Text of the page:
Indonesia’s Education Minister Faces Censure Over LGBT Comments
Asian Correspondent, Indonesia, 1/26/2016
An Indonesian minister has faced a slew of criticism after he said LGBT students should not be admitted into universities. Research, Technology and Higher Education Minister M. Nasir said, ‘The LGBT culture is not in accordance with the values and morals of Indonesia. I will not allow it.’ Nasir later attempted to clarify his remarks via Twitter, tweeting that as Indonesian citizens, members of the LGBT community should be treated equally in the eyes of the law. However, he added that ‘it does not mean that the state legitimizes the LGBT culture.’ In response to Nasir’s comments, an online petition was launched, asking the minister to recant his statement.
It's Time to Protect Transgenders' Rights
Deccan Herald - Bengaluru, India, 1/25/2016
India has taken several steps in recent years to recognise the rights of transgender people. In April 2014, the Supreme Court in a landmark ruling, recognised transgender people as a legal third gender. Not only are they granted all fundamental rights but they also enjoy special benefits in education and employment. However, much of these rights remain on paper. On the ground, life for transgender people remains difficult. The ridicule and isolation that is heaped on them forces many transgender people to take their lives. Hence, the government and civil society must work together to ensure the full social and economic inclusion of transgender people. A strong legislation that protects transgender rights is a necessary first step.
Once Hailed, Now Failed?
Kathmandu Post, Nepal, 1/24/2016
The government has failed to finalise a bill to legalise same-sex marriage even nine years after the Supreme Court order to amend laws that discriminate against Lesbian, Gay, Bisexual, Transgender and Intersex (LGBTI) community. After the apex court decriminalised homosexuality in 2007 and ordered government agencies to abolish laws that discriminate people based on their sexual orientation, Nepal was hailed as a very progressive society. But the government’s failure to amend laws in line with the strides it made has left LGBTI people frustrated. Nepal’s law still does not allow for same-sex marriage and offers no protection for gay people, who have long been complaining of discrimination and bureaucratic hurdles in obtaining legal recognition of their identity and consummating a married life.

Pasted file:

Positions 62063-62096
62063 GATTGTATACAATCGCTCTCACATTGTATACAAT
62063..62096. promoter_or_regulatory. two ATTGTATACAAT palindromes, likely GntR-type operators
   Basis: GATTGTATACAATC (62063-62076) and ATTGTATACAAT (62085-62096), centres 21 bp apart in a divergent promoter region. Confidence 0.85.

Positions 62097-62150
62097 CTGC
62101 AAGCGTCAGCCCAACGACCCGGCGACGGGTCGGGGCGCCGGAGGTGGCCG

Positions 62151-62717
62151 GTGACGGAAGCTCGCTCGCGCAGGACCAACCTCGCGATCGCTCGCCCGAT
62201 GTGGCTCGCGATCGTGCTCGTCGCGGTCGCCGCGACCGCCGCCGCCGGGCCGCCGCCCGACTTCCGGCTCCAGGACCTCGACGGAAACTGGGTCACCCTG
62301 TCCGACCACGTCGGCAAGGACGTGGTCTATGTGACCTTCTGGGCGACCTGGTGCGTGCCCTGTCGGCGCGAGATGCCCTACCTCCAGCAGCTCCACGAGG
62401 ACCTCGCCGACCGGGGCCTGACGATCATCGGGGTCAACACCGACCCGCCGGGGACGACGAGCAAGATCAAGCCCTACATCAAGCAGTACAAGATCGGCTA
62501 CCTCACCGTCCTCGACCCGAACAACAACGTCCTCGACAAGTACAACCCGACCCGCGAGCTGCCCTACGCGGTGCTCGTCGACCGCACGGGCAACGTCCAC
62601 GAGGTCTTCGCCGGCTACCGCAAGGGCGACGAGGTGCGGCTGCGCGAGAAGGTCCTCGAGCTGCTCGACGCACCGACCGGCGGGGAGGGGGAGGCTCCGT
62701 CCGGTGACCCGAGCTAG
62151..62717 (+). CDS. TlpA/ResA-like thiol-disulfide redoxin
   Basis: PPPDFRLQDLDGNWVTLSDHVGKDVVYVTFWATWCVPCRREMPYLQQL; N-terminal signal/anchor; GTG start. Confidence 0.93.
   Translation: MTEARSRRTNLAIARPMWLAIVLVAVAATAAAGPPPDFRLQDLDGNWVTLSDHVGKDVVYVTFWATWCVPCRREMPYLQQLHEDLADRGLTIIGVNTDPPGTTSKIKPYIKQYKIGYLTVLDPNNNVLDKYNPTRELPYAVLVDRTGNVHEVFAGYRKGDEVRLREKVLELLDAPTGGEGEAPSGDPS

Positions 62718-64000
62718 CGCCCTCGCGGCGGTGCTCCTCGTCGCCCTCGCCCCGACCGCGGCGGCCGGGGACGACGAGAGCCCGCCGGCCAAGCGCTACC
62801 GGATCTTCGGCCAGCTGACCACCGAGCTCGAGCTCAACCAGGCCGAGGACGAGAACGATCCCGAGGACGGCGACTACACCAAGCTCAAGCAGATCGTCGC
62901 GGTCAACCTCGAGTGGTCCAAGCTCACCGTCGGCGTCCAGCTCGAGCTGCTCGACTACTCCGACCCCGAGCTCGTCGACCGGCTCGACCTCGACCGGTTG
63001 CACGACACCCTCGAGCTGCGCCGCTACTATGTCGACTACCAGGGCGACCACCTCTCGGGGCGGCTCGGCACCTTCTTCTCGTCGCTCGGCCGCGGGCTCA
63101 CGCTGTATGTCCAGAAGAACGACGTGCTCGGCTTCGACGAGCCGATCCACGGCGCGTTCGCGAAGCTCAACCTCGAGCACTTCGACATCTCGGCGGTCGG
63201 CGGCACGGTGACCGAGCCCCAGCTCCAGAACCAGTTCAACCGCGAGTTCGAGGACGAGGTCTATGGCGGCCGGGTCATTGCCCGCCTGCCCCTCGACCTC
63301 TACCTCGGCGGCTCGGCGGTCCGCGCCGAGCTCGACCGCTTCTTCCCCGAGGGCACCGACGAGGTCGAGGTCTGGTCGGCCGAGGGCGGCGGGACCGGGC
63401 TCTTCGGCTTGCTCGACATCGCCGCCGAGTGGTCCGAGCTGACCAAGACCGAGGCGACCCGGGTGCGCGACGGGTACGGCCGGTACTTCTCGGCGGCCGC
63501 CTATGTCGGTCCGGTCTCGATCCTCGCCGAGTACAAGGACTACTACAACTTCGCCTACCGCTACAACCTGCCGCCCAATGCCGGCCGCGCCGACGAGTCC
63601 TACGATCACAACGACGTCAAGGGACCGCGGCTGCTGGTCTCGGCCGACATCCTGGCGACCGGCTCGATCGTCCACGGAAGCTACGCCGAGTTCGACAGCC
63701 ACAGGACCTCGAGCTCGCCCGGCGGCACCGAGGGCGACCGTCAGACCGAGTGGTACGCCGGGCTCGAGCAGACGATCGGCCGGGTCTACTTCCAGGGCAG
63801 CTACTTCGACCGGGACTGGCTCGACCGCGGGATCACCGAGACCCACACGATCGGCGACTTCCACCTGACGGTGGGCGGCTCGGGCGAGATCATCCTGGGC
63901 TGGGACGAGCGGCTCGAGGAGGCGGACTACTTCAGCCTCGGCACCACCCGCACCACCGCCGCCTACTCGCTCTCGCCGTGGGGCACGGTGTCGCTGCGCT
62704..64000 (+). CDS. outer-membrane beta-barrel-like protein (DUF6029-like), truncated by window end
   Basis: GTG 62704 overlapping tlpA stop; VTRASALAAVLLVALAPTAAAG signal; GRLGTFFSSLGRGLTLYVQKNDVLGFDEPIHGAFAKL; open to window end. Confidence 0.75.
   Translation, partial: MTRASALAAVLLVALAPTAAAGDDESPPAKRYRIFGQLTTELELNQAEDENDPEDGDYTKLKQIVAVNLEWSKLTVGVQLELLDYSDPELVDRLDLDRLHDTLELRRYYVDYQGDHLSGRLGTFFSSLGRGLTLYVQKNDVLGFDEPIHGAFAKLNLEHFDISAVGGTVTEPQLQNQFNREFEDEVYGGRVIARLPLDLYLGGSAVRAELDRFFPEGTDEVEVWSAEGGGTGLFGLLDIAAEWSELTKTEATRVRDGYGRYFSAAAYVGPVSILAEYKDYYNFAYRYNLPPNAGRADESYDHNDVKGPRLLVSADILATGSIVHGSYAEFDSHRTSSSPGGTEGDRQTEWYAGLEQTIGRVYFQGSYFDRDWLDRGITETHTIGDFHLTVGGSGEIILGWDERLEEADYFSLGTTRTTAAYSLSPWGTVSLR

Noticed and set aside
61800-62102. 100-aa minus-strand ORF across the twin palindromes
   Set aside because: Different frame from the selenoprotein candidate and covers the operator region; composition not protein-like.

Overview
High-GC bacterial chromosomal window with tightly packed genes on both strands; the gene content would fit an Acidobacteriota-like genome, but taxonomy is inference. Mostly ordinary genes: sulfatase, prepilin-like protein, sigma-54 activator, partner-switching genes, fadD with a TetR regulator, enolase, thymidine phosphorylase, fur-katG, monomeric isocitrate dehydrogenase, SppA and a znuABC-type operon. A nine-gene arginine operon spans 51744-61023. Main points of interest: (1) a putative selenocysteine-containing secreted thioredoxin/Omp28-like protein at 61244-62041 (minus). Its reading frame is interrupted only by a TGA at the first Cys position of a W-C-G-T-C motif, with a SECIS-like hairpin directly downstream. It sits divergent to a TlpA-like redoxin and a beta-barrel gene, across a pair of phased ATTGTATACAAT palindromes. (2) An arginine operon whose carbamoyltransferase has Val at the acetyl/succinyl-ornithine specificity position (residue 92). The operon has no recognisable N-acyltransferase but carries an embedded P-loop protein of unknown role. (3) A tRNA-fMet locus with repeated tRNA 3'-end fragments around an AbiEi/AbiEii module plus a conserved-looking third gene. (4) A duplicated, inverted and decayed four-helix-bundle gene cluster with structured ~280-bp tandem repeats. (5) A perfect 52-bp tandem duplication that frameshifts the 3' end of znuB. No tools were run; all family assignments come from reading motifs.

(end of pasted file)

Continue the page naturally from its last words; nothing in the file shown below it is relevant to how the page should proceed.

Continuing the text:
South Asian women vulnerable to violence since birth: WB
The Times of India - Dehradun, India, 1/23/2016
Right from birth to old age, South Asian women are vulnerable to violence as per the latest report published by the World Bank titled 'Violence against Women and Girls, Lesson from South Asia.' The report has divided female life-cycle into seven stages - infancy, childhood (1-5yr), unmarried and adolescent girls, married girls and women, unmarried women, divorced and widowed women and elderly women - and identified 12 kinds of violence against them. As per the study, unmarried and adolescent girls are vulnerable to the maximum eight kinds of violence. Even elderly women, the report says, are vulnerable to five types of violence of which two are sexual in nature.
State and Markets Push Sex Workers Out of Kamathipura: Study
The Hindu - Mumbai, India, 1/22/2016
Government regulations, an influx of builders and the mushrooming of small and medium manufacturing units is pushing brothel-based sex work out of Kamathipura, a research report presented at the Tata Institute of Social Sciences (TISS) said. Speaking at a conference on ‘Rethinking Cities in the Global South: Urban Violence, Social Inequality and Spatial Justice’, Shivani Satija, research officer at TISS, shared that formal and informal markets have made inroads into this space, including more profitable manufacturing units for bags, mats, jeans dyeing and cloth. Various association including ones for tenants, shops, residents and landlords also want sex workers to be moved out of the area.